Last month, we blogged about how the Social Security Administration (SSA) will stop using the term “mental retardation” in its official List of Impairments.
The Associated Press has also announced recently that it is adding a section to its AP Stylebook called “mental illness.” advising journalists not to use specific diagnoses like autism, bipolar disorder, schizophrenia, or other mental disorders unless it is important when reporting a story or properly sourced.
“It is the right time to address how journalists handle questions of mental illness in coverage,” Kathleen Carroll, executive editor and senior vice president at the AP said to disabilityscoop.com. “When is such information relevant to a story? Who is an authoritative source for a person’s illness, diagnosis, and treatment? These are very delicate issues and this Stylebook entry is intended to help journalists work through them thoughtfully, accurately, and fairly.”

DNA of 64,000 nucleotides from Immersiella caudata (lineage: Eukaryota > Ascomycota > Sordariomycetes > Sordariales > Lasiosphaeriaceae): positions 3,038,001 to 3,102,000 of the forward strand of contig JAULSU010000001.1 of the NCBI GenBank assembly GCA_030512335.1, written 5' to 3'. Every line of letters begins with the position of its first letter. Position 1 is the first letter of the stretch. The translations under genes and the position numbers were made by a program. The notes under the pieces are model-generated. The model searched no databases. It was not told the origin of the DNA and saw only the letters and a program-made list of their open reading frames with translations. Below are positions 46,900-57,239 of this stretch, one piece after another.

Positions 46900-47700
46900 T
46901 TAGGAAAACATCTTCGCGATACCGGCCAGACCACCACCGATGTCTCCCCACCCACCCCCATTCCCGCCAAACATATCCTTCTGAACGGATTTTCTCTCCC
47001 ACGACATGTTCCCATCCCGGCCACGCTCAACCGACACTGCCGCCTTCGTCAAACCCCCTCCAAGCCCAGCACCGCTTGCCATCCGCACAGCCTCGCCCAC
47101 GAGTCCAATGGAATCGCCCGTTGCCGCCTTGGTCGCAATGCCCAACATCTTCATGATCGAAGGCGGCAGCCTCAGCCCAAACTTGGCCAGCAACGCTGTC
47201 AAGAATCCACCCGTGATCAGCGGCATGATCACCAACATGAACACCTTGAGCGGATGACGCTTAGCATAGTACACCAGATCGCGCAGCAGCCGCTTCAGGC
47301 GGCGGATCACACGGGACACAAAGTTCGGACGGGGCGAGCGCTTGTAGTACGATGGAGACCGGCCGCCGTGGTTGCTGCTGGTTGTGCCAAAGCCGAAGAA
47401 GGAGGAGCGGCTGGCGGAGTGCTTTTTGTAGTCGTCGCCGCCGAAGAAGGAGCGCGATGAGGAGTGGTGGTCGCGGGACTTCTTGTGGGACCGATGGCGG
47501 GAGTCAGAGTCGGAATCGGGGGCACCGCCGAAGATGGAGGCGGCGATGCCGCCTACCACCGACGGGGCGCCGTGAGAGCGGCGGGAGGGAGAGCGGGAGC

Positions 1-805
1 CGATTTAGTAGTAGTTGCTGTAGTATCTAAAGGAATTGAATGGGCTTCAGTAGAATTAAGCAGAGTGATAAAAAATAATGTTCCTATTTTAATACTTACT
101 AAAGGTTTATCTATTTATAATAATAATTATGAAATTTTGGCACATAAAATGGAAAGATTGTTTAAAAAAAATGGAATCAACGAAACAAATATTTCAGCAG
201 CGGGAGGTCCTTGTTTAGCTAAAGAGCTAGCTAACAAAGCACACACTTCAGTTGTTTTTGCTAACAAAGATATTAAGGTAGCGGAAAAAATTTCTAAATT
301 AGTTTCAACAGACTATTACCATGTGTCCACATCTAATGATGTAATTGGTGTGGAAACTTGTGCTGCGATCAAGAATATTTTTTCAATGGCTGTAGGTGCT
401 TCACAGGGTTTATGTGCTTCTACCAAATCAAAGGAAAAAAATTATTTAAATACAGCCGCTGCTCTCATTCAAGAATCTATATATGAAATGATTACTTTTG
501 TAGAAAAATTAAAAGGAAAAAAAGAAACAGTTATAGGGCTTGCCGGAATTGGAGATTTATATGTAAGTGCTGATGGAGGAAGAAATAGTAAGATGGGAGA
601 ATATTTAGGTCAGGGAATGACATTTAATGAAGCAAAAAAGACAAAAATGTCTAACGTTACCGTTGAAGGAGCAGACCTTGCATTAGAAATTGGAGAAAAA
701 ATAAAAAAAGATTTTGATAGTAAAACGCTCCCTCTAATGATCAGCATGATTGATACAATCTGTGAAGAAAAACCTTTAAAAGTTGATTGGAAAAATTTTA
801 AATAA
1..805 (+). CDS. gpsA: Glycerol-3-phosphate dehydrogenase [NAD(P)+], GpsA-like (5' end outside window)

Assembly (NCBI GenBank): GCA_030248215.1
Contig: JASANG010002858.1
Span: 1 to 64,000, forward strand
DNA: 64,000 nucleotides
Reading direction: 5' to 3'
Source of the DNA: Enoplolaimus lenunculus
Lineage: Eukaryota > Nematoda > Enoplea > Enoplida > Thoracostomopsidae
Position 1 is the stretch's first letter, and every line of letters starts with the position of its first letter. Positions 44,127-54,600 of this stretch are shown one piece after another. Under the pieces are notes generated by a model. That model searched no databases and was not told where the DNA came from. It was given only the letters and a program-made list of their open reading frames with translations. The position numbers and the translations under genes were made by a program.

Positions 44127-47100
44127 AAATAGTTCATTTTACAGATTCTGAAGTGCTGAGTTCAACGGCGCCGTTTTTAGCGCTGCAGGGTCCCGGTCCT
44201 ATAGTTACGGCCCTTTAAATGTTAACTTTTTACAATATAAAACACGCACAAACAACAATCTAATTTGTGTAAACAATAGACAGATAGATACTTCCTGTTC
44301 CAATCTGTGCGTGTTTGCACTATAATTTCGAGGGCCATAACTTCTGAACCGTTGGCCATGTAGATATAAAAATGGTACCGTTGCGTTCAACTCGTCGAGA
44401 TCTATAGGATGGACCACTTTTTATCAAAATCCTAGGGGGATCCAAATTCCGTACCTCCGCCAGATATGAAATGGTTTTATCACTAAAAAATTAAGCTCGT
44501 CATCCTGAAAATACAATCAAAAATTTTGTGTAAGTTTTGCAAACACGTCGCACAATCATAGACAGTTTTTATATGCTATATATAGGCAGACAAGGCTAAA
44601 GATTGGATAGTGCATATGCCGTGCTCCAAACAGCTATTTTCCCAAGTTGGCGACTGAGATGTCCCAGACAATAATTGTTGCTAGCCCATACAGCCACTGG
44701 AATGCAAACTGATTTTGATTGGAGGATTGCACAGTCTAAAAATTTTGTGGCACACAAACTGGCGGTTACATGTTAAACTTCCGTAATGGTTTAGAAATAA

The new section of the AP Stylebook is available online and will be included in the 2013 print edition, which is expected to be released this spring. Many disability rights groups and advocates are applauding this decision by the AP.
People who collect disability benefits fall often into the ‘mental illness’ category as described by the AP. These are people who are unable to hold employment because of their intellectual disabilities. Even though they cannot work, they still have feelings and deserve the same level of privacy that others experience.
If you have questions about applying for disability benefits or are unsure if you even qualify, contact a Tulsa Social Security disability attorney. We offer free consultations, and you may reach us by phone at (918) 265-1404. Contact us today to learn more about your rights.
Troutman & Troutman, P.C. – Tulsa Social Security disability attorneys
Troutman Touts: The AP Stylebook also includes sections for “disabled, handicapped, impaired” and “Asperger’s syndrome.”